Most days all JAckie does is sleep 19-20 hours out of the day. So putting her in nursing home seems to be ok for us. she will be a 3 minute drive from our house and plan on being there many times throughout the day. Go with the flow things seem to change weekly with JAckie.

_________________
Phyllis
taking care of Jackie 74 years old mother -in-law


Sun Feb 18, 2007 6:02 pm
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Joined: Fri Feb 16, 2007 6:13 pm
Posts: 102
Location: Fayetteville, AR
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Dear Ranata,

I am new to understanding LBD, as I have only recently been diagnosed with early onset dementia, possibly LBD. I am 40 years old and have a loving wife and four young children. I don't feel that I have anything to offer for most of your questions, but I do want to address your first question about how to cope with the sudden feelings of panic.

I am a former pastor and have advanced training in pastoral counseling and hospital chaplaincy, so that's the angle of my approach. First, I'd highly recommend that you see a professional counselor. They not only listen without judgment, but they also can offer you some very specific ways of dealing with anxiety and panic attacks. Such anxiety feels overwhelming, even life-threatening, but it is manageable with training. These forums are great, but nobody here can help you the way that a professional counselor can by meeting with you face to face and guiding you through various techniques for managing fear, anxiety and panic.

Second, I'd recommend that you find a local support group. I think one dealing with Alzheimer's and other dementias would be best, but if such a group is not available, there are other kinds of groups that could help. A grief support group might help, for you are certainly beginning to grieve current losses and anticipated losses. Check with your local hospital, hospice, crisis center, etc. There is usually help available.

Third, I'd recommend that you seek out spiritual help -- a trusted pastor, priest, rabbi or other trained clergy person within a religious tradition you feel comfortable with. This may or may not be important to you, and that's ok. But if you are dealing with issues such as "Why is God letting this happen?" or death and afterlife issues, a trusted spiritual adviser could be a great comfort.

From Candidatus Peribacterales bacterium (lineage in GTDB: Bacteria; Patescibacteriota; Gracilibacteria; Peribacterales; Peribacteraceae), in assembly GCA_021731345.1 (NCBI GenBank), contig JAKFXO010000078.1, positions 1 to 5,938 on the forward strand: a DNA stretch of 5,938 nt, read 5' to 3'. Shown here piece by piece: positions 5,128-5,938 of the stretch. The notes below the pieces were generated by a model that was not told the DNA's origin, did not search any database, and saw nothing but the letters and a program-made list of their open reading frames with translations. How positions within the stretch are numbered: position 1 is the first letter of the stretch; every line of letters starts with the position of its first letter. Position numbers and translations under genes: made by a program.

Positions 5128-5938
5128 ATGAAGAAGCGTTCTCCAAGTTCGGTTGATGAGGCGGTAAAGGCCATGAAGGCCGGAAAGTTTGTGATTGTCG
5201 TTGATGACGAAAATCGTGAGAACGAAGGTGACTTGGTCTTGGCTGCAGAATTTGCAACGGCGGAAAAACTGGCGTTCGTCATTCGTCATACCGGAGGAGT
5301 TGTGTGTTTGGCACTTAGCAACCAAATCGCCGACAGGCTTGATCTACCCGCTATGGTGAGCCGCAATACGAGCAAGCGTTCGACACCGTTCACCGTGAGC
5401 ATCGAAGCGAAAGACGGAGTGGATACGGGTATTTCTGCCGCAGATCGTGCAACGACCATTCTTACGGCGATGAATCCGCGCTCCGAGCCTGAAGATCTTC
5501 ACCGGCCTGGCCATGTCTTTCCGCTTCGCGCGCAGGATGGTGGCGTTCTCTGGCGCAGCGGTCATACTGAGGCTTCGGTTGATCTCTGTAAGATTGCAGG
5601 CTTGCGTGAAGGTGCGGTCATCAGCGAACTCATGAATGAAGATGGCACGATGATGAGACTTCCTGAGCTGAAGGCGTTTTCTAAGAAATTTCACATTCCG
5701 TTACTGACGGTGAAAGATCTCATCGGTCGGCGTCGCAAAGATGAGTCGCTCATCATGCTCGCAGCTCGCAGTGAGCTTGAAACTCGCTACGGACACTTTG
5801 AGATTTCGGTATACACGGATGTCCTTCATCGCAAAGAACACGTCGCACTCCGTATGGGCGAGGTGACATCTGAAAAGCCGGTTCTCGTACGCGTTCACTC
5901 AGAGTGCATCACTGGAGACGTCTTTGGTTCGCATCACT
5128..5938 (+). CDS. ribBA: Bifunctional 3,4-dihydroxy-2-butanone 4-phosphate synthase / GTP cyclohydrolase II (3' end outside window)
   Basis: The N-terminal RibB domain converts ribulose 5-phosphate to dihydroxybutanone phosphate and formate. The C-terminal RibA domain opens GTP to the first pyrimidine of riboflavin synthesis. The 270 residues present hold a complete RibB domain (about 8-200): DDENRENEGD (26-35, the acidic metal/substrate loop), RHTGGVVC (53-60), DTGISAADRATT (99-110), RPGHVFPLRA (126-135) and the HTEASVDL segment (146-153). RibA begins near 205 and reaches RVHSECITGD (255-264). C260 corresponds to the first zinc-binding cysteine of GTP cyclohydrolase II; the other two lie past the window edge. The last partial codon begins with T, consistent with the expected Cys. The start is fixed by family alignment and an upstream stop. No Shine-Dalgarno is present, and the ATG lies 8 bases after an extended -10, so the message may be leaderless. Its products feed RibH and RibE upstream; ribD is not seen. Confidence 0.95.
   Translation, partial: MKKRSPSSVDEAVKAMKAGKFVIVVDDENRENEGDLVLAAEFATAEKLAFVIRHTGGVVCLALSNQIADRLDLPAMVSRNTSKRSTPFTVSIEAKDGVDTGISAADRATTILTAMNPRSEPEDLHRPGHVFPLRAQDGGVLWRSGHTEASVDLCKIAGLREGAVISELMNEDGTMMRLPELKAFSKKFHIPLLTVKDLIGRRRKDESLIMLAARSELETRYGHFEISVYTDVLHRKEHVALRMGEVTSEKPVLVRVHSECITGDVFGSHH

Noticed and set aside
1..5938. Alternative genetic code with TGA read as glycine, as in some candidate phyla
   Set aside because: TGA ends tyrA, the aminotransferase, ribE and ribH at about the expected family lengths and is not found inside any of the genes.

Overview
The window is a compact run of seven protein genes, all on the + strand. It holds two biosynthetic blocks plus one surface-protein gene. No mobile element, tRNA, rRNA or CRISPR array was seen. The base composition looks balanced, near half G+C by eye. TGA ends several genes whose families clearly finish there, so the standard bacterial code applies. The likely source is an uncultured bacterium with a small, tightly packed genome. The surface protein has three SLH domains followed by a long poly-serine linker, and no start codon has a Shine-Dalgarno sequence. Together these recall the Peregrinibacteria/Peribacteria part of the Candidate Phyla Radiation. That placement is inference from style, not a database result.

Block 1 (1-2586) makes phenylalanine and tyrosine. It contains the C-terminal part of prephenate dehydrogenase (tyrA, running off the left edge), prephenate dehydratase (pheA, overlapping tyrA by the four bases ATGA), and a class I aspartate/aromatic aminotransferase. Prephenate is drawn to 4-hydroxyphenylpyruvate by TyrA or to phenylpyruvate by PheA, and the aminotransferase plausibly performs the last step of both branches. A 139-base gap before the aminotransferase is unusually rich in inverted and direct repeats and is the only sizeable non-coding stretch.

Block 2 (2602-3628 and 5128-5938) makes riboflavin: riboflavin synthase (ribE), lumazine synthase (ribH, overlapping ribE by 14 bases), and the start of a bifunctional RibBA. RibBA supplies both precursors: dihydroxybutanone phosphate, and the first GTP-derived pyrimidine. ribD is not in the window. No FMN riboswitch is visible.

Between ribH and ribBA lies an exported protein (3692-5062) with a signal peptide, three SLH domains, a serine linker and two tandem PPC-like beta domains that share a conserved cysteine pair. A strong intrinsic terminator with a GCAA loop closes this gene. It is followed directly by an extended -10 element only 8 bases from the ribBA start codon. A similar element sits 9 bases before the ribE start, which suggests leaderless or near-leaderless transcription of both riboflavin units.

Fourth, draw strength from others. Let other people care for you while you care for your loved one.

And finally, draw strength from within you. Yes, you are going through a horrible tragedy. But you will get through. You are endowed with a spark of the Divine within you. You are made of tough stuff, for the spirit survives even the worst of calamities. And it may be that even if you don't feel tough enough, a higher power may stand with you.

Now, I need to re-read what I wrote as though I wrote it to myself, because I, along with everyone else on these forums, certainly have periods of doubt and fear and anxiety and loss of faith. I can't make it alone, and neither can you.

Randy Graves


Wed Feb 21, 2007 1:10 pm
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Joined: Sat Jan 27, 2007 8:38 pm
Posts: 712
Location: CA
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Thank you all of you who have taken the time to respond. Started with a new neurologist this week who believes Jerome has LBD AND Alzheimer's, so has ordered a PET scan. Anything I should know about what it means when someone has a dual diagnosis? Does it have any bearing on speed of progression, uniwue symptoms, etc.? Thank you ...
Renata


Sun Mar 18, 2007 8:51 pm
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Joined: Tue Jun 12, 2007 2:11 am
Posts: 16
Location: Norco, Ca
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We had to put my grandma in a nursing home lastweek. I think she is mad at us for doing that. She does not understand that we can not take care of her at home. She keeps on saying I want to go home. Sometimes she want even talk to us when we go visit her. She has alot of friends that come buy and visit her. When they come she really opens up to them. I guess as long as she is talking to her friend or someone that is good.

Heather


Mon Jul 02, 2007 6:00 pm